G20 finance chiefs meeting to highlight post-pandemic divide, not unity


The finance chiefs of the Group of 20 major economies are likely to do little more than highlight the deep rift that has formed between member countries next week when the forum holds its first ministerial-level meeting since the invasion of Ukraine. by Russia.

G-20 members, including Russia and the United States, have a plethora of issues to negotiate if they hope to pull the global economy out of the COVID-19-induced slump and mitigate the impact of the Ukraine crisis.

US President Joe Biden said in late March that Russia should be kicked out of the G-20 framework in response to its invasion of Ukraine, and Treasury Secretary Janet Yellen said last week that the US would boycott certain G-20 meetings if Russian officials showed up.

Photo taken on April 10, 2022 shows a view of kyiv from a high point after Russian troops completed their withdrawal from the Ukrainian capital. (Kyōdo) == Kyōdo

Russian Finance Minister Anton Siluanov has reportedly confirmed that he will attend the meeting virtually, meaning a clash is likely.

Russian President Vladimir Putin’s spokesman Dmitry Peskov said the G-20 is an important format but his country’s exclusion would not be “fatal” given that most members are “in a state of economic war with us”, according to the Russian news agency Tass.

The G-20 meeting involving finance ministers and central bank governors will meet on Wednesday on the sidelines of the spring sessions of the International Monetary Fund and World Bank in Washington.

“The G-20 has played a role in identifying global issues and raising awareness about them,” said Atsushi Takeda, chief economist at the Itochu Research Institute. “But this time whether it can work depends entirely on who will be at the meeting.”

The potential split between members, who account for 80% of global gross domestic product, would be a significant setback at a time when coordinated efforts are essential to tackle emerging and current challenges, economists say.

The economic outlook has been clouded by persistently high inflation, exacerbated by Russia’s late February attack on Ukraine, which sent energy and other commodity prices soaring.

The tightening of US monetary policy, which began in March in response to inflation rising at its fastest pace in more than 40 years, also puts the currencies of emerging economies at risk of weakening and therefore falling. increase their external debt burden.

Russia’s potential default on its external debt, caused to some extent by Western sanctions, would also weigh heavily on the financial sector.

The Group of Seven was once the Group of Eight until Russia was expelled amid global outrage when it annexed Crimea from Ukraine in 2014.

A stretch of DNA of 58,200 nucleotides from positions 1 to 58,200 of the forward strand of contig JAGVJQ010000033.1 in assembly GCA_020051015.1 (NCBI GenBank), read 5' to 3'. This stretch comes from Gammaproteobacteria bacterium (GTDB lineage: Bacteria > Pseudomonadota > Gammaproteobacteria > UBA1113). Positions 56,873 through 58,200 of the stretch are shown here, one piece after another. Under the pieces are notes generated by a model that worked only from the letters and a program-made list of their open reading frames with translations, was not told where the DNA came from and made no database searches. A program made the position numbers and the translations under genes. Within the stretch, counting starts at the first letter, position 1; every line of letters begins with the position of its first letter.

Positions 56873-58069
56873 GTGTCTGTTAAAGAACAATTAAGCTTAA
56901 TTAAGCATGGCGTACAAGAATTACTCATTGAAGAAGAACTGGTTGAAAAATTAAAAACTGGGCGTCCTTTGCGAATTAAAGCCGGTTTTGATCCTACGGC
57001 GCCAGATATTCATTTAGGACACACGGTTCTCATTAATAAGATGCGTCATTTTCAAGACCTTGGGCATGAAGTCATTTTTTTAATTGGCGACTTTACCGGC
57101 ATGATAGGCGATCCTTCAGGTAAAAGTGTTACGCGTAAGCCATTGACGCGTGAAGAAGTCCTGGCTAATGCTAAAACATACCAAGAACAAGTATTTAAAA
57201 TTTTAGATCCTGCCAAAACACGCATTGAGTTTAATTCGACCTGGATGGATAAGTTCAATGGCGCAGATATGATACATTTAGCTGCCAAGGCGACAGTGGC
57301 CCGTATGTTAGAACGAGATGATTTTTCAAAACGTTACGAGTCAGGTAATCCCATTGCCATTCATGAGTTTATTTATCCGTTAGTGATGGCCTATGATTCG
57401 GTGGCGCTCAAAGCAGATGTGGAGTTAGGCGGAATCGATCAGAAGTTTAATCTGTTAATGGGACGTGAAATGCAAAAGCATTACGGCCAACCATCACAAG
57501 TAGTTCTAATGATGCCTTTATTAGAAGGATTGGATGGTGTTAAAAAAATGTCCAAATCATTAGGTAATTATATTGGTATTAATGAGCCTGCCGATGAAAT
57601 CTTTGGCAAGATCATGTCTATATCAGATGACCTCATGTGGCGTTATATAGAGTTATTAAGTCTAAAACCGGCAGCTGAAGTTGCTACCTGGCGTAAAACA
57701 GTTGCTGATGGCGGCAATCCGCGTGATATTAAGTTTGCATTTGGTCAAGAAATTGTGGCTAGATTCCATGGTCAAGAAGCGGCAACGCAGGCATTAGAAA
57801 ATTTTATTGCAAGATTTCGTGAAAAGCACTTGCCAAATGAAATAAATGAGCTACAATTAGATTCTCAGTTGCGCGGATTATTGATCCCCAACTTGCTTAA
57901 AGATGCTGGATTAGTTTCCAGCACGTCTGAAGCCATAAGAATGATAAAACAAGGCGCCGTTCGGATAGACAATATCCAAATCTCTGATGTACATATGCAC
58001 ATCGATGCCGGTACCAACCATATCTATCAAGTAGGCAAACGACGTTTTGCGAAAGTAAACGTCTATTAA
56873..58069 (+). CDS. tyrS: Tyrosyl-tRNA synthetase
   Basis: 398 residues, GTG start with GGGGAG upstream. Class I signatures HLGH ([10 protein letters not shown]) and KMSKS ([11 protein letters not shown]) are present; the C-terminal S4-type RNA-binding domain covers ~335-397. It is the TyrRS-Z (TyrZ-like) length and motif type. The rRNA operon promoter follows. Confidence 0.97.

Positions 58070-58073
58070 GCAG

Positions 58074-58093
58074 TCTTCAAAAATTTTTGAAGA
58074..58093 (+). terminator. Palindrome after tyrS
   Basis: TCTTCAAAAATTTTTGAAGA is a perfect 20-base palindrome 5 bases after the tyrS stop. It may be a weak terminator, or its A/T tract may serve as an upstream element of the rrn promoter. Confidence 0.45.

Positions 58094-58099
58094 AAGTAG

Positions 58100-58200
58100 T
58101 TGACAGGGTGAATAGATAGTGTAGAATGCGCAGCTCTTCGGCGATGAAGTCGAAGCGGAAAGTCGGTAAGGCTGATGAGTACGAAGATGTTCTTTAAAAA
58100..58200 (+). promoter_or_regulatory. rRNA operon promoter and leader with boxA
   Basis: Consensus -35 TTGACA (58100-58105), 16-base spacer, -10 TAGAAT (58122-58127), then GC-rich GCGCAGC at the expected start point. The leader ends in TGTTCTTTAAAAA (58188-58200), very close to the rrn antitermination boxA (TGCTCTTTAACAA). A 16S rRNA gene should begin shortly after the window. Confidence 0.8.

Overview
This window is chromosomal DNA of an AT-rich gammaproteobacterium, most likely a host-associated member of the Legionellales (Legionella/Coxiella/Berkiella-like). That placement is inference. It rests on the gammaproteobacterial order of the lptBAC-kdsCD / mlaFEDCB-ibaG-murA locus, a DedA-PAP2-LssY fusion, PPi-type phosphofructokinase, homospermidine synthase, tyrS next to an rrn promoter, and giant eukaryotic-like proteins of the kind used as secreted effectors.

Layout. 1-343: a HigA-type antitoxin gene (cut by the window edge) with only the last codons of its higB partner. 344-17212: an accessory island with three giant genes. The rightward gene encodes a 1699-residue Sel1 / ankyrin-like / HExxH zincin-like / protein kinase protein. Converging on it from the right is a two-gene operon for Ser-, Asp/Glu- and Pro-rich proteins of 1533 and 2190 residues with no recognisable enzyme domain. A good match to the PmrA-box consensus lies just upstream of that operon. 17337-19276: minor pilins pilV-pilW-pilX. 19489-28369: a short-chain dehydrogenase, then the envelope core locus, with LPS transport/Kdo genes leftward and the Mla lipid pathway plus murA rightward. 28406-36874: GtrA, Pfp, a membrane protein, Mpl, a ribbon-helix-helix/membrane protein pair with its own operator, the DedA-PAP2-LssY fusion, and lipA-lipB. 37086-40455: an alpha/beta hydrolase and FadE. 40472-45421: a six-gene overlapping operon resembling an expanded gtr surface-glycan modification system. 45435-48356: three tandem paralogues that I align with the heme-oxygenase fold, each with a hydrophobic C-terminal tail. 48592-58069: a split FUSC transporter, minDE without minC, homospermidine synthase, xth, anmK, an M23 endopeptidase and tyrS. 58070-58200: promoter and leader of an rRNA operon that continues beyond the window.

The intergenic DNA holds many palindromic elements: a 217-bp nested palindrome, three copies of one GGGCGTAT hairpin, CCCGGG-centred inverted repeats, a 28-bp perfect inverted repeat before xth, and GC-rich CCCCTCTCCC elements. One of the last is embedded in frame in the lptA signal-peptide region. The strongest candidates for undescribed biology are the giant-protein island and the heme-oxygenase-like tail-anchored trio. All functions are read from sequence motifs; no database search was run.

But there is no mechanism to exclude a country from the G-20, with a Japanese government source describing it as “difficult to exclude Russia from the G-20 framework”.

“If Russia attends the meeting, we must have a majority and rant at it,” the source added.

Brazil, India, China and South Africa, which together with Russia form the BRICS forum, continued to support Moscow’s participation in the G-20.

Chinese Foreign Minister Wang Yi recently said that no one has the right to dissolve the G-20. Brazilian Foreign Minister Carlos Franca said his country clearly opposes Russia’s exclusion from the group.

Australian Prime Minister Scott Morrison in late March called Putin’s intention to attend the G-20 summit in Indonesia later this year “a step too far”. Canadian Prime Minister Justin Trudeau has said Russia cannot be a constructive G-20 partner because of its invasion of Ukraine, according to Reuters.

The G-20 includes Argentina, Australia, Brazil, Great Britain, Canada, China, France, Germany, India, Indonesia, Italy, Japan, Mexico, Russia, Saudi Arabia, South Africa, South Korea, Turkey, United States and Europe. Union.

The rally in Washington would provide just another opportunity for Moscow and Western countries to play the blame game, economists say.

“The G-20 meeting could become an event that symbolizes a split in the international community caused by the Russian invasion,” said Tsuyoshi Ueno, senior economist at the NLI Research Institute.

Even in the absence of Russia, tough discussions were expected on soaring energy prices between exporters and importers as well as coordinated growth efforts amid an uneven recovery from the fallout of the pandemic, a- he declared.


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